Determining range with using parallax angle

Hi there,
i’m pretty new an orekit user. First of all thanks to orekit team for this open source library.
Next, i have a question about it. I planned to use orekit for my project about orbit determination.
Range values are calculating via parallax angles from two site optical observations. I used Earl method described at his paper - involved some manifold and conversion calculations: [1504.00965] Determining the Range of an Artificial Satellite Using its Observed Trigonometric Parallax

I wonder if orekit already has built in method(s) calculating this? Searching for forum doesn’t gave me anything about it…

Hi @ggokay welcome.

We don’t have this type of measurements yet, but it would be easy to add. If you want to give it a try (and perhaps contribute it to the library!), then you can look at how other measurements are implemented. The idea is to create a class the extends the AbstractMeasurement base class and in particular provide an implementation of the theoreticalEvaluation method.

Contributions welcome!

One further comment on this measurement.
As the input data are a pair of angular measurements from two known stations, these data could be fed to Orekit as two instances of AngularRaDec or AngularAzEl measurements and the library would do the math. It would even work with measurements that are not simultaneous.

Thank you @luc, i’ll work on this asap.
I think simultaneous measurements are possible only hypothetical manner. So it must be involve some inter- or extra-polation on time domain.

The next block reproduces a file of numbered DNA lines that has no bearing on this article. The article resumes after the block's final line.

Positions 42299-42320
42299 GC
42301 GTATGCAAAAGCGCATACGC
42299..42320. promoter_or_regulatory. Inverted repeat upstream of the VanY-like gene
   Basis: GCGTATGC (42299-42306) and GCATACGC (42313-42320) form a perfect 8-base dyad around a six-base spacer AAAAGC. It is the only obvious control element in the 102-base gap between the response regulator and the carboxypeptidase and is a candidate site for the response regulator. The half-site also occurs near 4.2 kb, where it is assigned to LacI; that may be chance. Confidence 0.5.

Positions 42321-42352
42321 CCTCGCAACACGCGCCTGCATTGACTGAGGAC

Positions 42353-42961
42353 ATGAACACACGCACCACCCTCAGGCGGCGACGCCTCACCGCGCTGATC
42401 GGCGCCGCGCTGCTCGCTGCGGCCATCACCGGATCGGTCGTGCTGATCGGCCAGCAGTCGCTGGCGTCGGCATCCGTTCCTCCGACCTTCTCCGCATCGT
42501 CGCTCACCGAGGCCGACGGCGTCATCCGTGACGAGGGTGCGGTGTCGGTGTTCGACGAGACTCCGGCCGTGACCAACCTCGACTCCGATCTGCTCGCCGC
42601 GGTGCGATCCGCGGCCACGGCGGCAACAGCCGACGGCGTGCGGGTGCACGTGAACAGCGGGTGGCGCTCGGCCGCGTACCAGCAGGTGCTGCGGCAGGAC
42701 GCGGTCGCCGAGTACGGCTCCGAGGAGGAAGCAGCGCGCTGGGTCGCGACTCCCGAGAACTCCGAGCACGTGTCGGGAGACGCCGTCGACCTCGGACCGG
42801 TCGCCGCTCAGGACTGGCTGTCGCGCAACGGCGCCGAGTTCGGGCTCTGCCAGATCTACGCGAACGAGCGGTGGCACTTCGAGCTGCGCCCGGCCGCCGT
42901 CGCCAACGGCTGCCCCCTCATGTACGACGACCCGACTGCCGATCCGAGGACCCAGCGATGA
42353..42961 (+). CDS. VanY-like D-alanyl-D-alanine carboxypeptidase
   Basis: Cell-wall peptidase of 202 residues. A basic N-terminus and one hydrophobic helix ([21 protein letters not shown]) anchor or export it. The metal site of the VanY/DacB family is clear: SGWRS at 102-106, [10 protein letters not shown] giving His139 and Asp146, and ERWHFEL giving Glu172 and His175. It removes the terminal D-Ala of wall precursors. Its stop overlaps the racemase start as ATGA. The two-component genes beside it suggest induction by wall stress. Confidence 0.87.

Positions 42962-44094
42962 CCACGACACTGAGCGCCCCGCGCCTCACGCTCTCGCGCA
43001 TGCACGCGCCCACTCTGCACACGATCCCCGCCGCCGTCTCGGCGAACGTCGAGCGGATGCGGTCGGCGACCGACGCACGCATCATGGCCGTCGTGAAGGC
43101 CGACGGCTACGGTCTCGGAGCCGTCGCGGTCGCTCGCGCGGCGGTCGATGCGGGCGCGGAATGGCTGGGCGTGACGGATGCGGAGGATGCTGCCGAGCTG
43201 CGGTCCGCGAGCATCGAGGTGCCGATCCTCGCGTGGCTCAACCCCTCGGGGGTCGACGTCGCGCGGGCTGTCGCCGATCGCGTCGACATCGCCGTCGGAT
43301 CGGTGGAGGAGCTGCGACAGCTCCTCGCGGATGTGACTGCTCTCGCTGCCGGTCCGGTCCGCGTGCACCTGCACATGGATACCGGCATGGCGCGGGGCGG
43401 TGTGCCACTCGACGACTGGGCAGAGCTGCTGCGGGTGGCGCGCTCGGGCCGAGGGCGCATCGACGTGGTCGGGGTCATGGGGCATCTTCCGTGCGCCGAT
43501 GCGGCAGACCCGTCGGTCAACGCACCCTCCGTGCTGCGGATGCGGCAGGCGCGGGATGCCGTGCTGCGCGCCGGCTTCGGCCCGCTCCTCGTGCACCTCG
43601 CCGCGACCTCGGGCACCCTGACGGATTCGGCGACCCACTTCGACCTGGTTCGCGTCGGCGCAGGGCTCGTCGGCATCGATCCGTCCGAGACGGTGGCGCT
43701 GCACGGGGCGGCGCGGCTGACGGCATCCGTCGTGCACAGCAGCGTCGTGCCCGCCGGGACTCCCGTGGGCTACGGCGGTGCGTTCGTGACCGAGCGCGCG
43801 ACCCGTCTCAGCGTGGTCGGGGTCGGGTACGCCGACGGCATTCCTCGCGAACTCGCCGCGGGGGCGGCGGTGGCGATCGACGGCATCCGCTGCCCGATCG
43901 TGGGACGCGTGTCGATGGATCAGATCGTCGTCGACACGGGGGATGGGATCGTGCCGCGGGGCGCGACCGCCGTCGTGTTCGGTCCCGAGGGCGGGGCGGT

What would be the primary use case for this approach?

Apologies, as I think I might be missing something.

A new combined “parallax observation” doesn’t sound like something that one would use for precision OD along with other observations - because with sufficient observations we can already use angle data, with parallax correction, accounting for propagation between observations with a very accurate orbital model of our choosing, which self consistently evaluates the parallax for the estimated state vector at the time of observation. Perhaps this is the second point made by @luc?

It also doesn’t quite sound like initial OD, because you don’t have enough data.

If observations were “at the same time”, then it could be a way to find a position vector (not a full state vector), which might be useful as a stand-alone function? With non-zero time differences, the error introduced might reasonably be bound by bounding the unknown velocity vector (perhaps specifying the bound in the method API) and evaluating a bounding collection of ranges?

I agree, using the two raw angular measurements as regular angular measurements seems better to me. It doesn’t need approximate modelling of the triangle and works out of the box.

Hello @PeaDubYa and sorry for delay :slight_smile:
I agree with you it’s poorness on obtaining precise parameters. Imagine one, who has angle-only observations but from two GeodeticPoints (at least in this case). He would obtained more precise orbit parameters when add something that contains distance values, for sure. These observations (from at least 2 GPs) can allow him to use other than angle-only methods in this way.